In part 2 of our 2-part series on STEM, we follow up with My Stepping Stones, Leichhardt on their journey of implementing STEM and robotics in their centre.

Here we learn more about how easy it has been to integrate robotics into the everyday framework and what resources are working well.

Robotics has recently been introduced to your centre, how are you finding the experience?

The introduction of robotics has been fantastic and very successful. The children are fascinated with the Bee-Bot and are eager to take turns coding it to make it move in different directions. We have been using the Bee-Bot in conjunction with the STREAM resources and the children have loved listening to the associated story, finding the landmark on the story mat and then coding the robot to move it on to the next part of the story.

Bee-Bot robot on activity mat
Bee-Bot robot

What have been the positive and negative elements of introducing robotics?

The biggest positive element of introducing robotics has been seeing how engaged and enthusiastic the children are when working with the robots. They have demonstrated great attention span and focus, as well as thinking skills and turn-taking skills. The children have been able to learn about direction and order and the concepts of ‘left’ and ‘right’ through coding. There have been no negative elements to introducing robotics.

What feedback would you give teachers who are just starting out with STREAM in the preschool environment? 

I would suggest starting off with the Bee-Bot or Cubetto and using them together with the story mats. This is a great, simple way to introduce robotics. The landmarks on the story mats are really useful visual aids to help the children understand the type of movement and direction the robot needs to take, and the books give handy cues on how to correctly code the robot on each page. Other robotics resources such as the ‘code and go robotic mouse activity set’ are great but were a little tricker for the children to code. It would be a great follow-on activity once they are confident with the simple coding of the Bee-Bot.

Early childhood hands using Cubetto robot

How have other staff members in your centre been trained to use robotics?

I was fortunate enough to be offered training on how to use robotics by Donna Breen, a representative from MTA. It was a very interactive training session in which we were able to learn how to code the robots ourselves and really engage with the different resources. We also watched a short video on how the Makey Makey resource works and had the chance to ask lots of questions about each product.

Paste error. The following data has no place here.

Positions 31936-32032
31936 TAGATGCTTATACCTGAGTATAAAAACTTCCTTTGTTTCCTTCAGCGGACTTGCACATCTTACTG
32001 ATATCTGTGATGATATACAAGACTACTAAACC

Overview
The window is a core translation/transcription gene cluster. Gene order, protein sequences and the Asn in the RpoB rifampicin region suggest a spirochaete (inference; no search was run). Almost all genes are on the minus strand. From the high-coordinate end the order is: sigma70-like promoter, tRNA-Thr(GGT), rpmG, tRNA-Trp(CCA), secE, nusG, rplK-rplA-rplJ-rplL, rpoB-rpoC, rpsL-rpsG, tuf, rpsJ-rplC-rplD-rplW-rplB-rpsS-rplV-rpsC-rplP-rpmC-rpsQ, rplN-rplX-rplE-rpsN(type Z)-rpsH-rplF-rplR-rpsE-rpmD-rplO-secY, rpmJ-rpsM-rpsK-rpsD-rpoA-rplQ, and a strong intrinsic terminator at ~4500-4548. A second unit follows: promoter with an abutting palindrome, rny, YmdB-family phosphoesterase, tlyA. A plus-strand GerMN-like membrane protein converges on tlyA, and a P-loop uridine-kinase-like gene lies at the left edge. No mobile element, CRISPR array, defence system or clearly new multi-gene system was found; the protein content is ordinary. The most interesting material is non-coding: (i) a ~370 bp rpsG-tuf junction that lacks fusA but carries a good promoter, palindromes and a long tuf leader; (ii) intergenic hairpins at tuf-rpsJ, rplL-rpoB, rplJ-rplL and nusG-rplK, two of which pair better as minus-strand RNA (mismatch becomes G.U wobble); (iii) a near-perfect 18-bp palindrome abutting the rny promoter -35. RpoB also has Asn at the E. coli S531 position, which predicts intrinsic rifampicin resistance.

After the training session, I passed on what I had learnt to other educators in staff meetings and was able to give demonstrations once we received our resources. I also invited colleagues to watch some of the group sessions I had with the children so that they could observe how the children responded to the resources, which gave them a better understanding on how they could incorporate robotics into their classrooms. Like myself, they had a great time doing some hands-on experimenting with coding.

Makerspace is hot at the moment, does your centre have a Makerspace area? If not, are there any plans to introduce one within your centre?

We currently do not have a Makerspace area but are very interested in introducing one. We have explored similar concepts to those used in a Makerspace and the experiences have been very positive. We will look into how we can create such a space, a real hub of discovery and creativity that gives children the opportunity to explore engineering concepts by experimenting and creating with recycled materials and old electrical gadgets, using basic tools to ‘take apart’ technology and explore internal components.

Do you use LEGO in your centre? If so, how do you use it?

We do use LEGO in our centre. The children use the different sized bricks to build, create and problem solve. They are very creative in the structures that they build, and it is a great method for exploring mathematical concepts such as positioning in space and cause and effect, and for learning about structures and simple engineering. We also use LEGO to explore size, colour and shape, and for counting, hypothesising and lateral thinking. It’s a fantastic tool for increasing attention span and focus and supporting fine motor development in an engaging, creative way.

Boy and girl playing with lego bricks
LEGO Education bricks

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